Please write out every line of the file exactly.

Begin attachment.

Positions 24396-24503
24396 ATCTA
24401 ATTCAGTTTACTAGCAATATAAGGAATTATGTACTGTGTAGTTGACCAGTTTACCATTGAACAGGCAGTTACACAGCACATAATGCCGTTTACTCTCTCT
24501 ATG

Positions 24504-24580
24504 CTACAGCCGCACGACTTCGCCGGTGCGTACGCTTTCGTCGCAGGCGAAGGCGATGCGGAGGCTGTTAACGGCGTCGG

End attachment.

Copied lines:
Positions 24396-24503
24396 ATCTA
24401 ATTCAGTTTACTAGCAATATAAGGAATTATGTACTGTGTAGTTGACCAGTTTACCATTGAACAGGCAGTTACACAGCACATAATGCCGTTTACTCTCTCT
24501 ATG

Positions 24504-24580
24504 CTACAGCCGCACGACTTCGCCGGTGCGTACGCTTTCGTCGCAGGCGAAGGCGATGCGGAGGCTGTTAACGGCGTCGG